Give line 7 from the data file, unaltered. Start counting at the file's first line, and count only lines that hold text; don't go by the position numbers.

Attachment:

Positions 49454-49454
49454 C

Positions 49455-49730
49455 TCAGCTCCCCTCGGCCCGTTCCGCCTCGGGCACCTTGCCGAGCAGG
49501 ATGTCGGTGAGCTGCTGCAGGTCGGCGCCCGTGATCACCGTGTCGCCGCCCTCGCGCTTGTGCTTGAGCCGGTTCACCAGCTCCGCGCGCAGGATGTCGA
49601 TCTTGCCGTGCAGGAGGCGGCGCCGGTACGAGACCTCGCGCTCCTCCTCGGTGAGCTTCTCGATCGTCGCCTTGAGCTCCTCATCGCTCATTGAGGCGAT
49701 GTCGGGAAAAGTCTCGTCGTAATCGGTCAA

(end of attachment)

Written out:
49701 GTCGGGAAAAGTCTCGTCGTAATCGGTCAA